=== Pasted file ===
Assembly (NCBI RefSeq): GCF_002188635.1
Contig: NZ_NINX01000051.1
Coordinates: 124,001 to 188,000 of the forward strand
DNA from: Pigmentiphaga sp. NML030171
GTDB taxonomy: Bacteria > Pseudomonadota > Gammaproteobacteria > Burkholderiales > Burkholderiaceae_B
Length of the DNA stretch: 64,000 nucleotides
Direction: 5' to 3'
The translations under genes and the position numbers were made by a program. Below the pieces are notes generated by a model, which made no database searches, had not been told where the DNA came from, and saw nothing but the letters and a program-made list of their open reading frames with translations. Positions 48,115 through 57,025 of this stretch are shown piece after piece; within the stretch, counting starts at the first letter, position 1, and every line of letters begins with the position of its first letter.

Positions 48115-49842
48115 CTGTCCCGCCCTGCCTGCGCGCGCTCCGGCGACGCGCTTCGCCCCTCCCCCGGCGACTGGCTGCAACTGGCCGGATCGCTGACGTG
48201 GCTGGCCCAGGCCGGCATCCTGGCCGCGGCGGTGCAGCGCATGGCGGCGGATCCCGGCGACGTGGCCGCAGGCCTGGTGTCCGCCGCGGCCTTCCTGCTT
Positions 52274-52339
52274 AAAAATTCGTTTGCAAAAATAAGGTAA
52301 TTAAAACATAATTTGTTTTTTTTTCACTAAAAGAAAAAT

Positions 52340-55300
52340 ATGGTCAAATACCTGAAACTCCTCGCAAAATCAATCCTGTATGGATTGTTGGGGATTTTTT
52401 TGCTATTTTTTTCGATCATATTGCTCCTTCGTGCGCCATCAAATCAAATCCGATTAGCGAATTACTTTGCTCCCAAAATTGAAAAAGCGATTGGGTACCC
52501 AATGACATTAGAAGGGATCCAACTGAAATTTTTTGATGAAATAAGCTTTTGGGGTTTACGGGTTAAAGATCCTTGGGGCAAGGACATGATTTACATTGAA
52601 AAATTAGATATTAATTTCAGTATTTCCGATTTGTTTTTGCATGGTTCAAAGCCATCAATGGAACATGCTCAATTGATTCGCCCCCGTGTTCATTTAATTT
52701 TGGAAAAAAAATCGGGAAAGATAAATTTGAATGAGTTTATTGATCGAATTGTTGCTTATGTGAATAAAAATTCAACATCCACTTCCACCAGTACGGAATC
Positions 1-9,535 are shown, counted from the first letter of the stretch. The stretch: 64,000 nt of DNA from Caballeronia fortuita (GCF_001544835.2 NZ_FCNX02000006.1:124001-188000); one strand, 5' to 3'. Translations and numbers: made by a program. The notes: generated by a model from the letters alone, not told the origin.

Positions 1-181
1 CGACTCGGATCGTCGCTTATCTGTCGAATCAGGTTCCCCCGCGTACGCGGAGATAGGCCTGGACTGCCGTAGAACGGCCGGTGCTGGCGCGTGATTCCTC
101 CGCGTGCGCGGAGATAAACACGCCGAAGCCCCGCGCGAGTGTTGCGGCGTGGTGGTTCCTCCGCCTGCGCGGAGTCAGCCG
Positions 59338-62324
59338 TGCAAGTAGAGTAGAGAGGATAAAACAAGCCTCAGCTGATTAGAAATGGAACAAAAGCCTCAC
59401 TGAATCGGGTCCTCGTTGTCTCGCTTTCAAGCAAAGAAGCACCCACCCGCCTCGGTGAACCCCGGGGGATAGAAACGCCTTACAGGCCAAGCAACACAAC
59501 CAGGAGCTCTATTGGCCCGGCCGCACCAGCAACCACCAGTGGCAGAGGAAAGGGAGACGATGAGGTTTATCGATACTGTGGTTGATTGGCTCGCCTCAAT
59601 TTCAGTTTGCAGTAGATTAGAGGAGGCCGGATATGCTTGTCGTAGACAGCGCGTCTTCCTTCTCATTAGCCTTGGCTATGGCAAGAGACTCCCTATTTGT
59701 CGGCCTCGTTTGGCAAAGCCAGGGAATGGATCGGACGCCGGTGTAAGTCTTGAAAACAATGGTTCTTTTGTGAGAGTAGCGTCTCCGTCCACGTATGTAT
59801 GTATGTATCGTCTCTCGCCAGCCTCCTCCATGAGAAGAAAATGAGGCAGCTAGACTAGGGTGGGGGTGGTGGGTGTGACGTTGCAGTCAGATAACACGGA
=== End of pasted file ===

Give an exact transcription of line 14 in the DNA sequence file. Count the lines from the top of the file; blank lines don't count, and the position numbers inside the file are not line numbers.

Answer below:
52301 TTAAAACATAATTTGTTTTTTTTTCACTAAAAGAAAAAT